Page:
The outlook for soft commodities looks positive because of the continued US dry weather, mixed weather for other major exporters and low inventories of key grains.

Dairy markets are expected to strengthen during the first quarter of this year, driven by supply constraints and strong demand from China, where our dairy exports have doubled over the past six months, compared with the same period the year before.

The ANZ Bank world commodity price index rose 0.3% in January, which was the sixth consecutive monthly rise. It has risen 8% since last July but remains 14% below its record high in April 2011.

However, the stronger NZD means the NZD commodity price index fell 0.5% during January and remains 10% lower than a year ago.

Figures attached to the commodity price report show sheep meat earned $2.6 billion, beef $2b, other meat and co-products $450 million and skins and pelts $567m.

Milk powder, butter cheese and casein together earned more than $12b, while wool earned $800m, kiwifruit $1b, wine $1.2b, and fish and seafood $1.5b.

The major market movements during 2012 included increases in sheep meat, milk powder, casein and seafood  for China, beef for the US, and milk powder for Hong Kong and the United Arab Emirates.

The big decreases included sheep meat for UK and Germany, beef for Korea and Indonesia and milk powder for India, the Philippines and Thailand.

Williams said the main reason for the strength of the NZD was debt servicing.

“I think most people are agreed that the NZD is over-cooked compared with its ‘fair value’ based on our fundamentals.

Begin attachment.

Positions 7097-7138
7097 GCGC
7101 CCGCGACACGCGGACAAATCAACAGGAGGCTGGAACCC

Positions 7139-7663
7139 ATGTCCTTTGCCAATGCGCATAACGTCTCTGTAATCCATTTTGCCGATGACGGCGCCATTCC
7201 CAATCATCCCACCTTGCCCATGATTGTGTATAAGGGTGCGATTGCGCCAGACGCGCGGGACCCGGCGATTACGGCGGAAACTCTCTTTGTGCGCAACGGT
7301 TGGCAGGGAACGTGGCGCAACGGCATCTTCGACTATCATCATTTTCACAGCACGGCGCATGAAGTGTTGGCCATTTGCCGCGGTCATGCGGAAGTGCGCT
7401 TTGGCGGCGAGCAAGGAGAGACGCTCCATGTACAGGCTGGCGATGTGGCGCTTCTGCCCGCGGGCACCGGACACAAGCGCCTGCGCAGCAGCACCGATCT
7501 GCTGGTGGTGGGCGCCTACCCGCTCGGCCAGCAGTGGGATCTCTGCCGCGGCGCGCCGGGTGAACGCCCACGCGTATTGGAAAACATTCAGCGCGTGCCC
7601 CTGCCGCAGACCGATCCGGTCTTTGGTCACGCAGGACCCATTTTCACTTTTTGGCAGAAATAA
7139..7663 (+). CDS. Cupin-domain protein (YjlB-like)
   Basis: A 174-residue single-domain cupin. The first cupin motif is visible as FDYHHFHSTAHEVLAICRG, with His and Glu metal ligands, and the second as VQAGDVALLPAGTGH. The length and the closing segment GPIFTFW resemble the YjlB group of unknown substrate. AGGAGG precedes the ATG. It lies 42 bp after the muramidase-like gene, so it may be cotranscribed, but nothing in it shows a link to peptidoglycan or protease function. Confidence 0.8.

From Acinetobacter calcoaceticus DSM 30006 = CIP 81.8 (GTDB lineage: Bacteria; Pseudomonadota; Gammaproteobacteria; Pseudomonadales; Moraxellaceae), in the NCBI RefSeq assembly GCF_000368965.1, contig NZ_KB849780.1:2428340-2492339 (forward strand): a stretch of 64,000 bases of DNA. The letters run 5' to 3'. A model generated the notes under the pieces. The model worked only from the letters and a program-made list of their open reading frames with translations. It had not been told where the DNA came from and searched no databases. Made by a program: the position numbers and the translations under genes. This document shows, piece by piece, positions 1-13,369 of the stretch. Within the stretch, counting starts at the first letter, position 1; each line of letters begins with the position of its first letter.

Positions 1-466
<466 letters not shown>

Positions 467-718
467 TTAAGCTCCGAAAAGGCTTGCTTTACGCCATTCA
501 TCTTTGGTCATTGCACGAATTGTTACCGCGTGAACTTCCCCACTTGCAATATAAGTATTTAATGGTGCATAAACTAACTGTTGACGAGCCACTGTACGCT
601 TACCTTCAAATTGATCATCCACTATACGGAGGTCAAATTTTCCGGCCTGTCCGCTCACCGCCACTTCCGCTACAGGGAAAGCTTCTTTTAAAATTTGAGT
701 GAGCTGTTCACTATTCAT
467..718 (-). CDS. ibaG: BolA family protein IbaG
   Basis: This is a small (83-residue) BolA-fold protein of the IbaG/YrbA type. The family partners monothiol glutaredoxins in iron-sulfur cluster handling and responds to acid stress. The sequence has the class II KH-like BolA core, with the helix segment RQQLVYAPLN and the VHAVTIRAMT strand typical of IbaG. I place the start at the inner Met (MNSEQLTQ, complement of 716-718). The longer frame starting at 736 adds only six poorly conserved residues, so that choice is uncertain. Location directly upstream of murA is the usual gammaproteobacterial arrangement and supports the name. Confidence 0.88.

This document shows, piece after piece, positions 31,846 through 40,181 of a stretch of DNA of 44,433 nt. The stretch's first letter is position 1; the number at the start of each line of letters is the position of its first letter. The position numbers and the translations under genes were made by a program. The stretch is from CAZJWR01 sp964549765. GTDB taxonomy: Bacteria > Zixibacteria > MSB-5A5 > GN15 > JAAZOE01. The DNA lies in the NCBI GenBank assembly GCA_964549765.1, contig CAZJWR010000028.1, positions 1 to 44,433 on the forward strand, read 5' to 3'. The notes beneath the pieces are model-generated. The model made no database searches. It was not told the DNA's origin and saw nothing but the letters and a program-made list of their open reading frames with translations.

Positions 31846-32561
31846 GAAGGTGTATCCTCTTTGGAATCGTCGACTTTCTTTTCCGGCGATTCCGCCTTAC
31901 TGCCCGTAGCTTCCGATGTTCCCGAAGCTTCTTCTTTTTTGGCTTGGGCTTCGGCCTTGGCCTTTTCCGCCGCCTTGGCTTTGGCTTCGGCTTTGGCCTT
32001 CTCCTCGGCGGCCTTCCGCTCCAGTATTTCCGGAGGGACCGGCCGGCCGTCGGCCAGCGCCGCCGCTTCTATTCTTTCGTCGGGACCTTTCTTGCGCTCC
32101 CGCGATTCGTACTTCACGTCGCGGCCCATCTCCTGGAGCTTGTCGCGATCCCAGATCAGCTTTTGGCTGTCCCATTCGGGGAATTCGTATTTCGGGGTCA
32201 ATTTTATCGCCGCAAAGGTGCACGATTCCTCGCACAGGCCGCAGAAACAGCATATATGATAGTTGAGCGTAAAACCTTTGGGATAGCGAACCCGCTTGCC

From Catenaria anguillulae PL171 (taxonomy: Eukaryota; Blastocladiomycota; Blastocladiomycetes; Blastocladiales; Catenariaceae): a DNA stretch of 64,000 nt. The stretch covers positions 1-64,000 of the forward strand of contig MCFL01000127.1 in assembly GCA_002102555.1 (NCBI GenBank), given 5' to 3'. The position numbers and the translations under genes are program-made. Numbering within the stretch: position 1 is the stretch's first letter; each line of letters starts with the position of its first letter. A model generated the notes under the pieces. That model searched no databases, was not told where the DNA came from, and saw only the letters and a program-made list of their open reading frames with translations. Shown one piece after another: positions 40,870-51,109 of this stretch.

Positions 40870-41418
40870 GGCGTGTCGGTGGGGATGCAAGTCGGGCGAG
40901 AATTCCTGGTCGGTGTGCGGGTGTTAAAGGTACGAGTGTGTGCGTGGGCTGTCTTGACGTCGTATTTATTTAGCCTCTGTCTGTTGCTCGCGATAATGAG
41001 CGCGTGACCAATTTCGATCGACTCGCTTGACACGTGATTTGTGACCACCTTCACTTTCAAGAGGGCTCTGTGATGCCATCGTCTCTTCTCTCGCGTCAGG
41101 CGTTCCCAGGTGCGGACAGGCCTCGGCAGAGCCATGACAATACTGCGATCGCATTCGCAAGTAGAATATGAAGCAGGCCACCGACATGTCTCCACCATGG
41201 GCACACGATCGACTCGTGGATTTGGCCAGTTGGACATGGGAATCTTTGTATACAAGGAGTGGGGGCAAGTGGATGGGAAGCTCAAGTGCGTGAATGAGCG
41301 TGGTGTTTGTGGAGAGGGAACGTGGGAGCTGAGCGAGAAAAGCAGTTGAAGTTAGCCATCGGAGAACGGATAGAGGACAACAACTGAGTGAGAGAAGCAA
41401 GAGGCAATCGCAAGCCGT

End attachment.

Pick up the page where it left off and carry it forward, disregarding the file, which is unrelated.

“Right at the moment international investors have confidence in our dollar because the economic issues offshore look to be worse than ours.”

Williams said there was plenty that could be done within the farm gate to improve profitability, rather than living in denial and blaming all woes on the exchange rate.

The Red Meat Sector Strategy hammered the potential available for the rural economy from poor performers improving their farm management.

Wills also hailed the red meat industry Primary Growth Partnership and welcome government assistance to “drive change”.

“The confidence of sheep and cattle farmers has taken a real kicking from the rapid decline in lamb and wool prices.

“They are very frustrated by this nonsensical boom and bust stuff, when high prices paid last year mean that meat company debt is transferred to low schedule prices this year.

“Yet again the meat industry has demonstrated it is dysfunctional and this must be addressed through the PGP and the RMSS,” Wills said.

“Our 2012-13 mid-season farm confidence survey shows pastoral farming to be operating at two speeds.

“It is encouraging that dairy farmers are more positive than six months ago, but the deepening pessimism of meat and fibre and our grain farmers is concerning.

“We can only hope the second half of the season turns around because the global demand is there and the recently announced PGP for red meat must deliver what Federated Farmers has striven for and that is unity.”

The six-monthly Federated Farmers confidence survey is voluntary and is conducted by email to the federation’s membership.

It was conducted in the second week of January and attracted 973 respondents. 

Related story: Agricultural confidence split